Charles Hoskinson – CEO of Input Output Global (IOK) and founder of Cardano – testified to the U.S. House Subcommittee on Commodity Exchanges, Energy and Credit on Thursday. He provided congress with information about the utility of blockchain, and what responsible regulation of the technology and industry could look like.
The Benefits of Transparency
In his prepared testimony on Thursday, Hoskinson argued that distributed ledger technologies can provide transparency and auditability to existing industries.
For instance, the agricultural industry could benefit by managing and overseeing its economic events using blockchain. Hoskinson cited BeefChain as an example – a startup that allows consumers to trace the sources of their beef products. Therefore, consumers can consume their beef with greater confidence that it came from a healthy and trustworthy producer.
In May, a “global community of technologists” sent a letter to congress claiming that cryptocurrencies and blockchain had no real-use cases besides scams, crime, and pollution. Shortly afterward, a collection of human rights activists including Yeonmi Park countered with a letter highlighting the financial sovereignty that Bitcoin can provide.
Hoskinson went on to outline the “principles” behind blockchain, which he believes should lay the groundwork for appropriate regulation of the technology. “We ought to have the humility to admit that innovation makes specifics difficult and thus focus on principles instead,” he said.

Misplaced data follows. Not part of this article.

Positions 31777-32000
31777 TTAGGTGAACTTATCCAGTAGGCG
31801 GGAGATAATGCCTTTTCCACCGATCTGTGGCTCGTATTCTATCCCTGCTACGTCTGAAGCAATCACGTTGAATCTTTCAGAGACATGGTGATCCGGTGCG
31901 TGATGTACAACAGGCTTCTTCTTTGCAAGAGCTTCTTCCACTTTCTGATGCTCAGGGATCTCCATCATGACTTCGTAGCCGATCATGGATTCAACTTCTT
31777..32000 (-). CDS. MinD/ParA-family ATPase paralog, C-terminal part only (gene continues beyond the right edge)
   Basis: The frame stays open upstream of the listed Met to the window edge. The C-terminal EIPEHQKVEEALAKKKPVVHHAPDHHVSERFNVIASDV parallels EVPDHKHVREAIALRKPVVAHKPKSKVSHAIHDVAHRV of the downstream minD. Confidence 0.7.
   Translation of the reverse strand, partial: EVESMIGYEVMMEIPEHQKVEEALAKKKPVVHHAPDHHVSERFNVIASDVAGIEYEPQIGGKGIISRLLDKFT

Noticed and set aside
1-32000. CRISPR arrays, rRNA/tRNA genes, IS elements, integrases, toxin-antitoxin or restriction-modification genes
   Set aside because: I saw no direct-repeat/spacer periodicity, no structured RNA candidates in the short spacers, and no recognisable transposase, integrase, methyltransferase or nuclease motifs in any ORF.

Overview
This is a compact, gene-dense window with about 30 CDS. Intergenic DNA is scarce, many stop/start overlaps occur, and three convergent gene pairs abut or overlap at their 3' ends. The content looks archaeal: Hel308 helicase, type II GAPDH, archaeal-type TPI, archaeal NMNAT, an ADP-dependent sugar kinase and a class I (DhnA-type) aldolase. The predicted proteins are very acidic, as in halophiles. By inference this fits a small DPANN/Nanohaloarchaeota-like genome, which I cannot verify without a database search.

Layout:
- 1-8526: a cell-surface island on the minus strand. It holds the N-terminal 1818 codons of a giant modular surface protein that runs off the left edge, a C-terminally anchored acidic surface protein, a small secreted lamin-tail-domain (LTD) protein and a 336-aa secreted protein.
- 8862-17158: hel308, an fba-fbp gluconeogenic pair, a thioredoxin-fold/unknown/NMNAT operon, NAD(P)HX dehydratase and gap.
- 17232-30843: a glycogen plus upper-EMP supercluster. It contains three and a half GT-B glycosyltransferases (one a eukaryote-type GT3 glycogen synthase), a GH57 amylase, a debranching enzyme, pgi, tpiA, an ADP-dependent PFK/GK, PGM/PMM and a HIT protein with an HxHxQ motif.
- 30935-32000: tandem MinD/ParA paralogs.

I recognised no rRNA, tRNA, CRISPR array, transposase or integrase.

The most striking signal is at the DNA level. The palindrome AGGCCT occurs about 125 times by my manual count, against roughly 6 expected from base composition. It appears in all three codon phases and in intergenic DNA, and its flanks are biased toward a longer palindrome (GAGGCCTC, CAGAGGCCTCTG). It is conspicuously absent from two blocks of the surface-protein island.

To that end, Hoskinson spoke against the use of “category-based regulation” which would rely on “centralized actors” for reporting and disclosure. This, in his view, would be an ineffective solution for regulating a decentralized ecosystem.
“Principles-based regulation, which is more flexible, can adapt and evolve alongside the nascent technology without strangling an industry that has only started and forcing companies abroad,” Hoskinson said.
Principles VS Categories
The landmark crypto regulatory bill introduced earlier this month would attempt to regulate digital assets using the categorical approach. It divides the jurisdiction of digital assets between the Commodities and Futures Trading Commission (CFTC) and the Securities and Exchange Commission (SEC)
Both the CFTC and SEC chairmen reportedly agree that both Bitcoin and Ethereum classify as commodities. Specifics on other cryptos – like Cardano – are still fuzzy, though Chairman Gensler has stated that he thinks “most” cryptocurrencies are securities.
However, Hoskinson believes that many cryptocurrencies are neither securities nor commodities, exhibiting customized features that are captured by neither term.
To protect consumers, the CEO argues that appropriate regulation can be applied to the space without labeling cryptocurrencies under this binary.